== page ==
Effects of landscape fragmentation in agricultural areas

R. J. Hobbs, D. A. Saunders

Research output: Chapter in Book/Conference paperChapterpeer-review

28 Citations (Scopus)


Examines the biogeographic and ecosystem consequences of the rapid clearance of native vegetation for agriculture which has tken place in southern Australia over the past century, focusing on the central wheatbelt of Western Australia. Clearance resulted in significant reductions in the extent of native vegetation, and preferential clearing on better soils has resulted in some plant communities being poorly represented in the remnants of native vegetation. Grazing by stock has significantly altered vegetation structure, and remnants are being invaded by non-native plant species. While reduction in area of habitat and increased isolation have reduced species numbers and abundances, the invasion of rabbits and red foxes which occurred at the same time as habitat fragmentation has had an equally important influence. Changes in hydrology, nutrient flows, radiation balance and wind regime have also had marked impacts on remnant vegetation. These external factors arising in the surrounding agricultural matrix are now largely driving the dynamics of remnant areas. For successful conservation management of small remnants, management has to be tackled at a landscape scale, and integrated with agriculture. Individual remnants cannot be managed in isolation, but conservation networks have to be established which are managed in the overall context of the agricultural landscape. Important research challenges include determining design characteristics for restored landscapes which will maximize the conservation value of revegetation, and developing effective management regimes to maintain and rehabilitate remnant areas. -from Authors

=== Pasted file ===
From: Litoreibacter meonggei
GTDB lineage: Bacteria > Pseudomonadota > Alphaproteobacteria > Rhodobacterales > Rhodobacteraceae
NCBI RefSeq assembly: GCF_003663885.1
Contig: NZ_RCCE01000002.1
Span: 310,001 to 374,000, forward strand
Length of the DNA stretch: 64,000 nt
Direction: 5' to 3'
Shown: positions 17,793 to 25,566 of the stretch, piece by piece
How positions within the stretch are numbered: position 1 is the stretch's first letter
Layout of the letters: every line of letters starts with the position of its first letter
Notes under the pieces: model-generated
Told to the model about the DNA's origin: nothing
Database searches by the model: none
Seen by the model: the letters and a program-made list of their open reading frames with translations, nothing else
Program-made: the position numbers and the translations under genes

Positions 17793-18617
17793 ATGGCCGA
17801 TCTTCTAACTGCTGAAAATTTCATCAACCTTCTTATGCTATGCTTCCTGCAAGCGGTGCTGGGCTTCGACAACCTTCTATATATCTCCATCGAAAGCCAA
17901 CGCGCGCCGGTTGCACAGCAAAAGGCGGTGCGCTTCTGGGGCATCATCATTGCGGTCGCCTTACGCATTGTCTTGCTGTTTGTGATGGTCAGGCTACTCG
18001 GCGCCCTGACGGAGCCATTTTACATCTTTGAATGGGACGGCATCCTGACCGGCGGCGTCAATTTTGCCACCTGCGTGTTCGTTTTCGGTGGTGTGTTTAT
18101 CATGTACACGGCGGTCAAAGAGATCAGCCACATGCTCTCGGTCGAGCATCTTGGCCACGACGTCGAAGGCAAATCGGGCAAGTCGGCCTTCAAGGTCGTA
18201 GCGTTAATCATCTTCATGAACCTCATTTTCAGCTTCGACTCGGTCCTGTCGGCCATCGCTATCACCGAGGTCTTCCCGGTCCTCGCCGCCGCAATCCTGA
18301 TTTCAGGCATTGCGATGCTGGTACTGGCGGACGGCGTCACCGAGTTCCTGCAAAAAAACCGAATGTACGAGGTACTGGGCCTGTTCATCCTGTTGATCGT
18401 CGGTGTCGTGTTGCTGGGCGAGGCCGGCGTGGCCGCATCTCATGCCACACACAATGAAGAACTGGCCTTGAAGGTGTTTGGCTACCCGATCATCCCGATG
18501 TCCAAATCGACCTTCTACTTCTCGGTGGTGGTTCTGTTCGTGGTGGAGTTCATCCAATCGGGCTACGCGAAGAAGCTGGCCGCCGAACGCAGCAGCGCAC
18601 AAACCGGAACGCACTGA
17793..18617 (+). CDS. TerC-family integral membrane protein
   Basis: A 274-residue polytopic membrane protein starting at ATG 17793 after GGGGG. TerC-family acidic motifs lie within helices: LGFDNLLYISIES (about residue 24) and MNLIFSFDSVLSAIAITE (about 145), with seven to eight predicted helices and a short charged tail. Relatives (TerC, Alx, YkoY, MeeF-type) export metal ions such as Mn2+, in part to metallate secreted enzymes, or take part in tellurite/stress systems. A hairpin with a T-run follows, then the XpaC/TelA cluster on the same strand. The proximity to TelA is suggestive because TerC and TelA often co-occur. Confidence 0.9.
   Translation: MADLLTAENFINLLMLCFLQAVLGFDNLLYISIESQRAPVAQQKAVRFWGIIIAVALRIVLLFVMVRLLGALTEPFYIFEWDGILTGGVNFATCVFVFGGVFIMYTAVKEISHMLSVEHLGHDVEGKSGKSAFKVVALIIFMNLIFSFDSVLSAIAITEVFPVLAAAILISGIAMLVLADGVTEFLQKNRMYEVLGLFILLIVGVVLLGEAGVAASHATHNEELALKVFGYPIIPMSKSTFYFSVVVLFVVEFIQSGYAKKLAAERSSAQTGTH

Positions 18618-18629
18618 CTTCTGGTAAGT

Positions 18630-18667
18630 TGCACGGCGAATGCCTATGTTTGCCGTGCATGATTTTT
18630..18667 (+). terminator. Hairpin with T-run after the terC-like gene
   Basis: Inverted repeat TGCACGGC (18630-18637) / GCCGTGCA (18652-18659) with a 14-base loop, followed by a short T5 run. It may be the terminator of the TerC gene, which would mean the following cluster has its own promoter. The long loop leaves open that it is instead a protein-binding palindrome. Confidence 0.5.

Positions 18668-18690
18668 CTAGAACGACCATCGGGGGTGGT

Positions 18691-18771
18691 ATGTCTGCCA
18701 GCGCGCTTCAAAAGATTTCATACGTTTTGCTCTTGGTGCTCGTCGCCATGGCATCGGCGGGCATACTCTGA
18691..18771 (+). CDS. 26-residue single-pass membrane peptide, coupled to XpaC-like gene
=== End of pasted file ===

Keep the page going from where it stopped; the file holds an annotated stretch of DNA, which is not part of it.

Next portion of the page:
Original languageEnglish
Title of host publicationConservation biology in Australia and Oceania
EditorsCraig Moritz, Jiro Kikkawa
Place of PublicationAustralia
PublisherSurrey Beatty and Sons Pty Ltd
Number of pages19
ISBN (Print)0-949324-48-5
Publication statusPublished - 1994
Externally publishedYes


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